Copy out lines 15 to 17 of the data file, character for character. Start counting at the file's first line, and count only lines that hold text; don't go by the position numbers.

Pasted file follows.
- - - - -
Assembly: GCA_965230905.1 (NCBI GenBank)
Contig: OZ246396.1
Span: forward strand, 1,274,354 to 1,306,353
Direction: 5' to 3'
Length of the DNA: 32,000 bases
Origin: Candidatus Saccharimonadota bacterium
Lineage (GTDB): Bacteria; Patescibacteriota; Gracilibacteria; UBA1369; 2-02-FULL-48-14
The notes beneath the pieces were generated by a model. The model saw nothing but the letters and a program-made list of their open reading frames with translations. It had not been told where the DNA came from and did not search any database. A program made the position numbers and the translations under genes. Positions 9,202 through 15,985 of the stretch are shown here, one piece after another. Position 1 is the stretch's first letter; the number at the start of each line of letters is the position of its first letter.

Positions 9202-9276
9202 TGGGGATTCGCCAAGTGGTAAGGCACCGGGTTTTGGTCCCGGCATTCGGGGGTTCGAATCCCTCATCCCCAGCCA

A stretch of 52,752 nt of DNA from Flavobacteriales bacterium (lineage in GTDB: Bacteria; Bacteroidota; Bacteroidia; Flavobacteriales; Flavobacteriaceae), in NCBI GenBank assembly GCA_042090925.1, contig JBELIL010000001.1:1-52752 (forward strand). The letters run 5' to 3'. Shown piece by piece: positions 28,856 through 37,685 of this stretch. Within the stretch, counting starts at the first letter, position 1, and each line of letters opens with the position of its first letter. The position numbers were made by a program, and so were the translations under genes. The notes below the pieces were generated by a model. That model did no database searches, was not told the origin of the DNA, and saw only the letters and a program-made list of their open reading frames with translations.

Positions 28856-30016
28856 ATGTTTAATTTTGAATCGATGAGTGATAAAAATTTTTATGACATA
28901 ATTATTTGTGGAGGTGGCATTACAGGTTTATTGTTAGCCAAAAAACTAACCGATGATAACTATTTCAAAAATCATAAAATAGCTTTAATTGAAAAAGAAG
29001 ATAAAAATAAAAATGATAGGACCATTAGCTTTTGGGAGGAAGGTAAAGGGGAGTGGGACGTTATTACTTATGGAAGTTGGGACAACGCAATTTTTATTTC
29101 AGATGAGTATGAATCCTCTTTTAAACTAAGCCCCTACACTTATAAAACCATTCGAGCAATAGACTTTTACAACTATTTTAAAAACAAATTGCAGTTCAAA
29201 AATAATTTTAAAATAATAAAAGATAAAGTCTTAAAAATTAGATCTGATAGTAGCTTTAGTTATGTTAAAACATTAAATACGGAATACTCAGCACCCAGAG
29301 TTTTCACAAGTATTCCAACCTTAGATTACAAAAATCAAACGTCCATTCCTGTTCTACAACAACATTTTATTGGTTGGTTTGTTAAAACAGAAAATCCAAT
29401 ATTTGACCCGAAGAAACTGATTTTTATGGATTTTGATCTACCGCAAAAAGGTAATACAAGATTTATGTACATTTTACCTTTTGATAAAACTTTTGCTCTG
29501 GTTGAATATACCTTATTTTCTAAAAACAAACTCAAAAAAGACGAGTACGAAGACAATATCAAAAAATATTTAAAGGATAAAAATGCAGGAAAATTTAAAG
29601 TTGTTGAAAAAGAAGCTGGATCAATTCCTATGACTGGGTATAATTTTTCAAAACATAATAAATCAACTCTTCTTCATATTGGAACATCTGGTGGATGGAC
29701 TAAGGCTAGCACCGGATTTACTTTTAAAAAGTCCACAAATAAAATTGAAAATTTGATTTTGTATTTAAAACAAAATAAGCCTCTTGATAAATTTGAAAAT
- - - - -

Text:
29001 ATAAAAATAAAAATGATAGGACCATTAGCTTTTGGGAGGAAGGTAAAGGGGAGTGGGACGTTATTACTTATGGAAGTTGGGACAACGCAATTTTTATTTC
29101 AGATGAGTATGAATCCTCTTTTAAACTAAGCCCCTACACTTATAAAACCATTCGAGCAATAGACTTTTACAACTATTTTAAAAACAAATTGCAGTTCAAA
29201 AATAATTTTAAAATAATAAAAGATAAAGTCTTAAAAATTAGATCTGATAGTAGCTTTAGTTATGTTAAAACATTAAATACGGAATACTCAGCACCCAGAG